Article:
You might have heard: over the weekend, Jorge Posada retired.
Well, not exactly. Rather, there were reports that Posada will retire. Sometime soon. But of course, these days reports are all we need. And in this case it probably is all we need, since the Yankees don't want Posada to come back and he apparently doesn't want to play for any other team.
Anyway, you can read all about that. In the wake of the reports, I got this e-mail message:
I am looking over the 3 part time years that Jorge split with Girardi. Joe must have been drunk. This friggin' loyalty may have cost Posada the HOF.
1997 - Posada 188 AB, 101 OPS+
1997 - Girardi 398 AB, 69 OPS+
1998 - Posada 358 AB, 115 OPS+
1998 - Girardi 254 AB, 85 OPS+
1999 - Posada 379 AB, 91 OPS+
1999 - Girardi 209 AB, 60 OPS+
Man, I did not know Girardi was his bad. But Torre gave Girardi 600 ABs for 2 years, when he could not crack the 70 OPS+ line. I think was never noticed or talked about because those Yankee teams won so much.
He got a total of nearly 850 AB during this 3 years span. That is a damn near
Is there any way you could project what Jorge could have done with 2.5 seasons (half 1997, full 1998, full 1999), and see if they would have greatly increased his chances?
We can certainly get close enough for government work, Vinnie.
Posada totaled 1,070 plate appearances from 1997 through '99. Upon earning (to say the least) the full-time job behind the plate, he totaled 1,779 plate appearances over the next three seasons. So we can simply give him another 709 PA in the previous three seasons, and see what we've got...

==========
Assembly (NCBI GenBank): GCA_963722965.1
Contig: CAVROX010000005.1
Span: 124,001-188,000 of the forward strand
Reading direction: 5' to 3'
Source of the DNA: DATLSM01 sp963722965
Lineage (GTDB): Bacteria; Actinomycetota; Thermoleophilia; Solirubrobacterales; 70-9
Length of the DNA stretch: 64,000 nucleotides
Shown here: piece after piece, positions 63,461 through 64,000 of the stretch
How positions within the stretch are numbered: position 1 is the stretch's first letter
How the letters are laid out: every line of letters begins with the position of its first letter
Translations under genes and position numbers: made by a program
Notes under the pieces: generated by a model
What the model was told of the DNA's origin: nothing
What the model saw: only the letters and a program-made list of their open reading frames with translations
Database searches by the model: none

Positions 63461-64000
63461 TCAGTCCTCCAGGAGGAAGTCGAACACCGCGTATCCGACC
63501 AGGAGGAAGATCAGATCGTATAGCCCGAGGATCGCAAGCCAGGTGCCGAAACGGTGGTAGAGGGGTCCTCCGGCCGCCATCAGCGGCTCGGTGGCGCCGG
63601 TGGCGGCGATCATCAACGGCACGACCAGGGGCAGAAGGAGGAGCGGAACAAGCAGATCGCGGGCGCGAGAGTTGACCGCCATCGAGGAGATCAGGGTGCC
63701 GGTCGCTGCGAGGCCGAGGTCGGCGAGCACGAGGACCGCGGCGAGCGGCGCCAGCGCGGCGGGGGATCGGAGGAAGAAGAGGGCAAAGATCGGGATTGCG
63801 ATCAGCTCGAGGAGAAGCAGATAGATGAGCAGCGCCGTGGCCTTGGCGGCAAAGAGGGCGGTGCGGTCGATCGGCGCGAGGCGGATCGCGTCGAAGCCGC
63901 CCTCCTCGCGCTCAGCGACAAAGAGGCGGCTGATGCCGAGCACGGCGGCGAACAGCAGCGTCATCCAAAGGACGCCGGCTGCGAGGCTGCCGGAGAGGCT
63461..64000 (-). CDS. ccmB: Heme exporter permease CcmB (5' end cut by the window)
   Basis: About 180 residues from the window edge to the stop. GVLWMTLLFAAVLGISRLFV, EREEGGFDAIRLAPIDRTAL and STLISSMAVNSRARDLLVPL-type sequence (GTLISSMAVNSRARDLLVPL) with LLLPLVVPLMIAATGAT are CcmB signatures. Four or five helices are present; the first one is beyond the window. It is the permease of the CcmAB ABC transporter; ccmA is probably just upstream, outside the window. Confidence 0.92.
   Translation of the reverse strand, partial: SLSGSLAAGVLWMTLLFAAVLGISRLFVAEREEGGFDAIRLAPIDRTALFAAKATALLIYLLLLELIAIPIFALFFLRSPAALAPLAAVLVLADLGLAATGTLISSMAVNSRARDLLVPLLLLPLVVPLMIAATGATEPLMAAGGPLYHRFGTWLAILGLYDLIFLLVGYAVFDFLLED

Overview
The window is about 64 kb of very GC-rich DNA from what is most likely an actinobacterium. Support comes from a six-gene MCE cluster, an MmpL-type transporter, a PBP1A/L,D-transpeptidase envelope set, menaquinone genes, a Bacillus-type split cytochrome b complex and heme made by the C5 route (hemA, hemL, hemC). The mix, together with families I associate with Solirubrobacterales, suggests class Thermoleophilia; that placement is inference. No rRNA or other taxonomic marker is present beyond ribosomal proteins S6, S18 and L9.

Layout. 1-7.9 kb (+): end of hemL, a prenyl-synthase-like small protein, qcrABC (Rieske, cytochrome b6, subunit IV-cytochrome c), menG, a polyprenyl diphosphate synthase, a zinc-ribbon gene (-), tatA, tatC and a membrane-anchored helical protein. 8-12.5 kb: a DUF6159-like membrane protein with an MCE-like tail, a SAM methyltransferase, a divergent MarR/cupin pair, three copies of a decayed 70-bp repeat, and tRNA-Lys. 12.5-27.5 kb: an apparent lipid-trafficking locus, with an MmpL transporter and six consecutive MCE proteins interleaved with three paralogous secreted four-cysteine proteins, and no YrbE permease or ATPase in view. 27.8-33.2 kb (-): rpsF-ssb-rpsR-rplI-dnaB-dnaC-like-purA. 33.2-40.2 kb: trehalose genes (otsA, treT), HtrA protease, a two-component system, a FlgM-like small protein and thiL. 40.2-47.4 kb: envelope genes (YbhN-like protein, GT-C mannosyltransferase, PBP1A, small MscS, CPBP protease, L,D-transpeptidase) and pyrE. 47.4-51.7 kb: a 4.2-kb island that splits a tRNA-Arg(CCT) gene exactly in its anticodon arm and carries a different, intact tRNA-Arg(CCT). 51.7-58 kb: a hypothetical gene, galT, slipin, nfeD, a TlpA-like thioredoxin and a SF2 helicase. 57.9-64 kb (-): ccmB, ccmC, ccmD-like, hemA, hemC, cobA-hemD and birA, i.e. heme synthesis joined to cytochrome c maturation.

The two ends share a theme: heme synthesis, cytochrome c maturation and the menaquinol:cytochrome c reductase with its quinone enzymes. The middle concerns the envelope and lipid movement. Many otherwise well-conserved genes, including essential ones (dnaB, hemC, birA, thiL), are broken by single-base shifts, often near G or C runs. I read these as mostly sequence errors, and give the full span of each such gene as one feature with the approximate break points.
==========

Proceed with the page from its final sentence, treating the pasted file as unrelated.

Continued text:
Okay, so I worked the math and it's hard to argue that playing more during those seasons would have put Posada over the top. Using the most rudimentary of assumptions -- and assuming he would not, it should be allowed, have gotten hurt during his "extra" playing time -- we can give Posada another 156 hits and 23 home runs, which leaves him with career totals of 1,720 hits and 302 home runs.
Hardly numbers that would excite the skeptics among the electorate. Posada would remain eighth all-time among catchers in home runs, and move from 17th to 15th in hits.
Posada's real problem, in terms of his career numbers, isn't that Joe Torre relegated him to part-time duties for three seasons, when he was good enough to play a lot more. His real problem is that he didn't get that job until he was almost 26 years old. As you know, that's exceptionally old for a great player. And it wasn't all Posada's fault.
In 1995, Posada went .255/.350/.435 in Class AAA. In 1996, he went back to triple-A Columbus and fared even better: .271/.405/.460. In some and perhaps most organizations, Posada would have spent much of those two seasons in the majors. But the Yankees were trying to win, they were winning, and Posada did take some criticism for a relative inability to throw out baserunners. So yeah, playing for the Yankees cost him some playing time ... But let's be honest about this ... If Posada hadn't spent his entire career playing for the Yankees, would we be having this conversation?
I don't know. Maybe. He's a pretty good candidate, actually. He just needs a little extra something, and unfortunately he doesn't have it. Unlike Bernie Williams, Posada did not fare well in the postseason.
Which isn't to say I would vote for Bernie Williams. I'm just saying that if you consider Williams a borderline candidate (which he is) and you're looking for a tiebreaker, you can mention that he played in 121 postseason games and put a lot of runs on the board. He played almost exactly as well on the biggest stage as during the regular season.
The same isn't true of Posada. If you gotta go to the tiebreaker with him, he's going to come up short.
Posada played in more than 120 games in only eight seasons. Ultimately, that's what hurts his Hall of Fame candidacy. And it's hard to blame Joe Torre, who was doing pretty well at his primary job in those years.